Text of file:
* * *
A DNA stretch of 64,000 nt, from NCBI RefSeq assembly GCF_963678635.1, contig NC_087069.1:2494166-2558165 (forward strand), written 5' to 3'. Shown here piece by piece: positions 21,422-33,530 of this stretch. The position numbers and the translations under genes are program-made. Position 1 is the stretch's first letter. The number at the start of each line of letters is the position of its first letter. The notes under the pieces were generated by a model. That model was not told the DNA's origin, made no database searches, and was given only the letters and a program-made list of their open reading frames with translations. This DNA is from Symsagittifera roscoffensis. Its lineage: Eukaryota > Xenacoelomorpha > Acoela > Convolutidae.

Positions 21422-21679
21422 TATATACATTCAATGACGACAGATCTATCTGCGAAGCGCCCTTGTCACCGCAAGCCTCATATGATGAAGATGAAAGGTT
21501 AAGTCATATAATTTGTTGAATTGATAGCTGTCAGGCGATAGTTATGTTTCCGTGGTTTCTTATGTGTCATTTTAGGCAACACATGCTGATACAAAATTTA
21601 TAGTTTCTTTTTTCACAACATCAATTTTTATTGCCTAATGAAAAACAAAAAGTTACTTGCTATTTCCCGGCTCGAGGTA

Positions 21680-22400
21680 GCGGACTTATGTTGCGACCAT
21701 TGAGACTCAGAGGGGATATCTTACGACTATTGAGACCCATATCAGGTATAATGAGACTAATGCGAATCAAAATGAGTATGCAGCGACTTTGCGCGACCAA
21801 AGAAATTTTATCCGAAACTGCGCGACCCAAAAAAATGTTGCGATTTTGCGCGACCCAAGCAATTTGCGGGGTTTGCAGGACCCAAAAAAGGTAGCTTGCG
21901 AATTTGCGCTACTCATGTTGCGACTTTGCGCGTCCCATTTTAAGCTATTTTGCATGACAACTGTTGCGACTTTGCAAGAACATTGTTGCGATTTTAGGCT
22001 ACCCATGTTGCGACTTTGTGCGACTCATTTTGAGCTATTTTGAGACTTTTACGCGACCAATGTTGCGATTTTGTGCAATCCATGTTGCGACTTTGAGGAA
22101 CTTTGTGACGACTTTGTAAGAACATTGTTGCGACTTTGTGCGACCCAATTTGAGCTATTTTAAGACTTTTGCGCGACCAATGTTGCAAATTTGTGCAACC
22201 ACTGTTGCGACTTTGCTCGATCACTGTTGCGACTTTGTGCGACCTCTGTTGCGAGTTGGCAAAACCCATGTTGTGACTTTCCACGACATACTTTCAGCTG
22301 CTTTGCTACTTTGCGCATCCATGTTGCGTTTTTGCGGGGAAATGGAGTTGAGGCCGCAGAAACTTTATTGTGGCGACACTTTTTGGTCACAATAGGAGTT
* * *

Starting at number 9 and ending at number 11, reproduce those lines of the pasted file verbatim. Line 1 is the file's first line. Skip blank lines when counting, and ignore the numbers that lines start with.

21801 AGAAATTTTATCCGAAACTGCGCGACCCAAAAAAATGTTGCGATTTTGCGCGACCCAAGCAATTTGCGGGGTTTGCAGGACCCAAAAAAGGTAGCTTGCG
21901 AATTTGCGCTACTCATGTTGCGACTTTGCGCGTCCCATTTTAAGCTATTTTGCATGACAACTGTTGCGACTTTGCAAGAACATTGTTGCGATTTTAGGCT
22001 ACCCATGTTGCGACTTTGTGCGACTCATTTTGAGCTATTTTGAGACTTTTACGCGACCAATGTTGCGATTTTGTGCAATCCATGTTGCGACTTTGAGGAA